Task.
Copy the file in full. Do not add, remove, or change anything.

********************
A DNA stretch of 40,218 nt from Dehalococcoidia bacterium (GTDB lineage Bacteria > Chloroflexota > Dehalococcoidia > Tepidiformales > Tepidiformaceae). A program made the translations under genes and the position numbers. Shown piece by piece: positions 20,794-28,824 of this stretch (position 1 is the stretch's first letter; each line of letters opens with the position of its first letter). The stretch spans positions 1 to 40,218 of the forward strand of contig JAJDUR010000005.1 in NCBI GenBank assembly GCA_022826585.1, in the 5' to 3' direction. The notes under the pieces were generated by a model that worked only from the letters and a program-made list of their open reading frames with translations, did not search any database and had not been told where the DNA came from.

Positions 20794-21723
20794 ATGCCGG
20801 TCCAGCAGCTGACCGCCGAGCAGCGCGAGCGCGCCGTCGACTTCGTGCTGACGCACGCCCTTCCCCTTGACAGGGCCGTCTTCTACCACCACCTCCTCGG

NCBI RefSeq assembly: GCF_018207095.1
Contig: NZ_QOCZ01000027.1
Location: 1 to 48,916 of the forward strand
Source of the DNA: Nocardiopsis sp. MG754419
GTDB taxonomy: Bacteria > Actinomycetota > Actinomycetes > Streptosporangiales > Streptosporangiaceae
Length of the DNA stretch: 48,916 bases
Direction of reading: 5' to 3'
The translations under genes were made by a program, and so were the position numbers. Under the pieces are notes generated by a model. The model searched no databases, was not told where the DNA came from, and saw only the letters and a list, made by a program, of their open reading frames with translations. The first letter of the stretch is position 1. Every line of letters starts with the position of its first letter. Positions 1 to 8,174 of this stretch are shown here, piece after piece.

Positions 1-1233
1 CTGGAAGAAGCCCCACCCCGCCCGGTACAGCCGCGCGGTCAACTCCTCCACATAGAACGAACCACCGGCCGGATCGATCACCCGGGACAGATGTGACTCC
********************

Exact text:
A DNA stretch of 40,218 nt from Dehalococcoidia bacterium (GTDB lineage Bacteria > Chloroflexota > Dehalococcoidia > Tepidiformales > Tepidiformaceae). A program made the translations under genes and the position numbers. Shown piece by piece: positions 20,794-28,824 of this stretch (position 1 is the stretch's first letter; each line of letters opens with the position of its first letter). The stretch spans positions 1 to 40,218 of the forward strand of contig JAJDUR010000005.1 in NCBI GenBank assembly GCA_022826585.1, in the 5' to 3' direction. The notes under the pieces were generated by a model that worked only from the letters and a program-made list of their open reading frames with translations, did not search any database and had not been told where the DNA came from.

Positions 20794-21723
20794 ATGCCGG
20801 TCCAGCAGCTGACCGCCGAGCAGCGCGAGCGCGCCGTCGACTTCGTGCTGACGCACGCCCTTCCCCTTGACAGGGCCGTCTTCTACCACCACCTCCTCGG

NCBI RefSeq assembly: GCF_018207095.1
Contig: NZ_QOCZ01000027.1
Location: 1 to 48,916 of the forward strand
Source of the DNA: Nocardiopsis sp. MG754419
GTDB taxonomy: Bacteria > Actinomycetota > Actinomycetes > Streptosporangiales > Streptosporangiaceae
Length of the DNA stretch: 48,916 bases
Direction of reading: 5' to 3'
The translations under genes were made by a program, and so were the position numbers. Under the pieces are notes generated by a model. The model searched no databases, was not told where the DNA came from, and saw only the letters and a list, made by a program, of their open reading frames with translations. The first letter of the stretch is position 1. Every line of letters starts with the position of its first letter. Positions 1 to 8,174 of this stretch are shown here, piece after piece.

Positions 1-1233
1 CTGGAAGAAGCCCCACCCCGCCCGGTACAGCCGCGCGGTCAACTCCTCCACATAGAACGAACCACCGGCCGGATCGATCACCCGGGACAGATGTGACTCC